Findings and opinions were many.

One in billions genetic mutation. 

Only three known cases in the world. 

She’ll be dead by fifteen months.

Enjoy your time together.

That was the initial prescription – enjoy your time together.

Everything had been fine.  I was living the dream.  Beautiful little girl, loving family, fulfilling job.

It is really shocking how abruptly you can lose everything. Or, think you have

Anakha had been fine.  There were no alarm bells.  She was a typical happy little nine-month-old.

Then, one day, she stopped crawling.

She’s just tired. It’s the heat.

You’re crazy Mama!  She’s fine!

Over the next four weeks, she lost independent sitting, rolling, grasping, and finally neck control.  She stopped babbling.  At ten months, she had the motor functions of a two-month-old. An MRI showed progressive cavitating leukoencephalopathy, which means there are holes in the white matter of Anakha’s brain, which controls all motor functions, or movement.  The doctors hinted at a “mitochondrial disease”, but would not provide further information without a diagnosis.

At thirteen months, the official diagnosis came. Multiple Mitochondrial Dysfunction Syndrome – Type 3.   A rare genetic condition. Only three cases reported in the literature. The doctors told me that she will only get worse, that next to go would be the ability to chew and swallow safely.  She would need a feeding tube.  Then a breathing tube.  And by around fifteen months old, she will be gone.

Anakha was written off.

So what do you do when you find out that your child is dying?

I will be honest.  At first, you cry and scream. You grieve.  You mourn.  Your hopes and dreams, your future is shattered.

Allow yourself enough to feel the pain.  You will carry the horror of that moment for the rest of your life. And when you emerge, you will have become the strongest version of yourself there is.

You will do everything for your child.  Anything for your child. You will push yourself to extremes unknown. You will tirelessly advocate for the needs of your child.

Mothers of children with special needs, imminently terminal or not, are the toughest people I have ever met.  I am proud to count myself amongst them.  If you need to get something done, call a mother of a child with special needs.

We are warriors.

You learn how precious time is.  Every moment must count.  No wastage. You weed out everything superfluous in your life. What used to be major calamities to you are now laughable.  Oddly enough, you ease up and develop a very dark sense of humour. You learn to live with the grief. It is always there and catches you in unexpected moments.

One of my Achilles is while driving alone, glancing into the rear-view mirror, and seeing that She. Is. Not. There.

It reminds me that one day she really won’t be there, permanently.

You become financially instable.  Medical bankruptcy is real.  You find creative alternatives for employment, just to survive.  I started my own legal practice, something I never thought I could do, as it gives me the flexibility to be home with Anakha and still engage in meaningful employment. It’s going well.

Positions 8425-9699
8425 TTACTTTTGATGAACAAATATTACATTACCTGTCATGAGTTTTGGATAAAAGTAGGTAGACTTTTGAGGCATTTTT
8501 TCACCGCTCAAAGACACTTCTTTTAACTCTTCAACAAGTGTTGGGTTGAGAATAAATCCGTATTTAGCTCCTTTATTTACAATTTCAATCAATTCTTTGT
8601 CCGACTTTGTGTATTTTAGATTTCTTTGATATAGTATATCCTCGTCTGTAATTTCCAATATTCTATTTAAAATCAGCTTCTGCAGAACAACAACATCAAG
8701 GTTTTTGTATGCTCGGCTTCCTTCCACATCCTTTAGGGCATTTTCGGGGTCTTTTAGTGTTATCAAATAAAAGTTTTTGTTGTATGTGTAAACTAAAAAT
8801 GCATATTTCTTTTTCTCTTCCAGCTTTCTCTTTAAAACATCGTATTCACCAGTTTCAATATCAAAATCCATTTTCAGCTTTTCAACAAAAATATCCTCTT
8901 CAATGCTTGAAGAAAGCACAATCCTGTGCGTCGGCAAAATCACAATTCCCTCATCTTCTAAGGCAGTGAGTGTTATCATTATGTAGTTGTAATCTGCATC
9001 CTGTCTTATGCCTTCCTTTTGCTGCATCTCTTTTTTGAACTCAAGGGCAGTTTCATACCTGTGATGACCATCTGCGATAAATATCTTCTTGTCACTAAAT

People you expected to lean on in a crisis either step up hugely or cannot handle it and fade away.  You are hurt at first, but then move on, because they do not matter anymore. And people you never expected to care become your rock.

So what did I specifically do for Anakha?

I did not listen to the doctors.  I would not write her off. I could not give up.

It is astounding how common Anakha’s story is, of children being written off, only to defy the odds.  She should be an outlier, but I have heard the same story repeatedly from other families.

As soon as I heard “mitochondrial disease”, or as we call it, “mito”, my science background kicked in.  I researched, advocated for medications and services, contacted doctors and researchers around the world who study her specific condition and gene.

Anakha is now twenty-seven months old.  She has regained head control, grasping, rolling, independent sitting for short periods of time, and weight bearing.  Her vision has improved. She gets around in a homemade wheelchair, made by my crafty mom. She can speak in short sentences and understands everything.

And her favourite words? “I did it!”

As a caveat, hope, love, prayer, belief and hard work do not mean your child will survive.  But it will give them a chance after everyone else has given up.

Anakha is surrounded by a supportive group of doctors, therapists and family who believe in her, and her potential.

Now, instead of waiting for my daughter to die, I live and laugh and enjoy our life together.

We live.

Savitha Thampi - Reboot SocialAUTHOR: SAVITHA THAMPI

Savitha is a corporate/commercial lawyer, with a specialty in intellectual property and media law. She is proud to advocate for the rights of children with special needs. Her current focus is finding education opportunities for medically fragile children. Savitha can be reached at savitha.thampi@gmail.com.

The Elusive Canadian Experience

The well-dressed lady behind the counter was polite. Canadian experience - Reboot Social